Reducing risk in basin scale sequestration: A Bayesian model selection framework for improving detection
Author(s)Seto, C.J.; McRae, Gregory J.
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Geological CO[subscript 2] sequestration is a key technology for mitigating atmospheric greenhouse gas concentrations while providing low carbon energy. Deployment of sequestration at scales necessary for a material contribution to greenhouse gas mitigation poses a number of challenges not encountered in current operations. At the basin scale, injection sites will not be as well characterized as current operations. Predictions of system response to this magnitude of injection are expected to have greater uncertainty and risk. Through an integrated, model based design and assimilation, monitoring provides a platform for mitigating the associated risks. Because footprints of basin scale injection projects are expected to be very large, the high resolution monitoring programs in existing projects are not economically feasible for monitoring at large scales. The acceptable levels of resolution and risk are dependent on the footprint of the network and the monitoring technique employed, which are in turn, constrained by cost of deployment and regulatory requirements. Network design must make an implicit assumption on the size of the leak that is able to be measured. Leak detection at the surface is complicated by the many natural and anthropogenic sources of CO[subscript 2] that can mask a leak or result in the incorrect assessment of whether a leak has occurred. In this paper, we introduce a Bayesian framework for decision support in discriminating between CO[subscript 2] detected from a leak and CO[subscript 2] measured from background fluctuations. For small leakage concentrations, the signal cannot be distinguished from background fluctuations. When complementary observations are jointly considered, the ability to discriminate between a leakage and background concentrations improves, and the number of samples required for confident detection decreases. Incorporation of Bayesian decision support tools into monitoring programs will assist in reducing risk in geological sequestration in a cost effective manner by providing a framework for efficient integration of complementary observations and enhancing the information content of the network.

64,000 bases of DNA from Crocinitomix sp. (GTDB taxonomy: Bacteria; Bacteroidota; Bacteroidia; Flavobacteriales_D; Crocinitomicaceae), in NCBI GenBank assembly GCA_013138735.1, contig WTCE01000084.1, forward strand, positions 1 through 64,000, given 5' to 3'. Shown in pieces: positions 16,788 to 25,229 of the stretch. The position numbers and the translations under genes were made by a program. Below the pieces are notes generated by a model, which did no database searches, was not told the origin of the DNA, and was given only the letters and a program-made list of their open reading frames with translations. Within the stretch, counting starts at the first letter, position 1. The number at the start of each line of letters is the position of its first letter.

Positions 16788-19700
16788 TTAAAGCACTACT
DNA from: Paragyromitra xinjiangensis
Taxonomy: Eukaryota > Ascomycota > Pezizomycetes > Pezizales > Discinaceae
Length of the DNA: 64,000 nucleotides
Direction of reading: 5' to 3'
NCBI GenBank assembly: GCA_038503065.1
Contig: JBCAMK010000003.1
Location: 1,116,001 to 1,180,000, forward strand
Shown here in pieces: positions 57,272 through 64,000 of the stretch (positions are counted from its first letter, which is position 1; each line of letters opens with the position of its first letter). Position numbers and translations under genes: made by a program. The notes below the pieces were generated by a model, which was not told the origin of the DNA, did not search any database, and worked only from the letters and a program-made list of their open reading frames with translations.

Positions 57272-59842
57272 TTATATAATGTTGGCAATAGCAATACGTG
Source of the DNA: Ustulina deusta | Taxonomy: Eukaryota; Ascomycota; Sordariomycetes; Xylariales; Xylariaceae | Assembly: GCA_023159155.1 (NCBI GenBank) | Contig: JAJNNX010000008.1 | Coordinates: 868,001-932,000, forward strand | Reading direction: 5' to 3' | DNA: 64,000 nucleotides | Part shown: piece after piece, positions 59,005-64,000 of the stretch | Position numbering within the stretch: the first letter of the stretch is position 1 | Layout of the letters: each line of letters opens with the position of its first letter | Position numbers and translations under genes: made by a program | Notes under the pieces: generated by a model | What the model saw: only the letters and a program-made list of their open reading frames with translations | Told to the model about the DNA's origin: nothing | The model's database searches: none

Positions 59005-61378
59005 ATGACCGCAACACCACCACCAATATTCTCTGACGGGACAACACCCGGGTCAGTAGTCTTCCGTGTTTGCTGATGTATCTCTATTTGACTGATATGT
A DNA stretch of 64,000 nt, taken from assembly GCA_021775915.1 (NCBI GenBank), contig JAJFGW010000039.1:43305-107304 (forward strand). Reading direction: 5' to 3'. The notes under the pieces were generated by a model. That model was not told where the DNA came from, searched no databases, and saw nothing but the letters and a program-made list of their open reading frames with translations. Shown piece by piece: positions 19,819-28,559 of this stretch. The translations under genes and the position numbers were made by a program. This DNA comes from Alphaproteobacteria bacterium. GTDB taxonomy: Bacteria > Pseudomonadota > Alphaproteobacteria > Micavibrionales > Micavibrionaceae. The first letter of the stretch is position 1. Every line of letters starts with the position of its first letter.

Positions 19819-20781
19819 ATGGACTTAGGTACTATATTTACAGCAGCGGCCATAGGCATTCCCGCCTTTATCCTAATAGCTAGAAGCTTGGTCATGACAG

DepartmentMassachusetts Institute of Technology. Department of Chemical Engineering
Seto, C.J., and G.J. McRae. “Reducing Risk in Basin Scale Sequestration: A Bayesian Model Selection Framework for Improving Detection.” Energy Procedia 4 (2011): 4199–4206.
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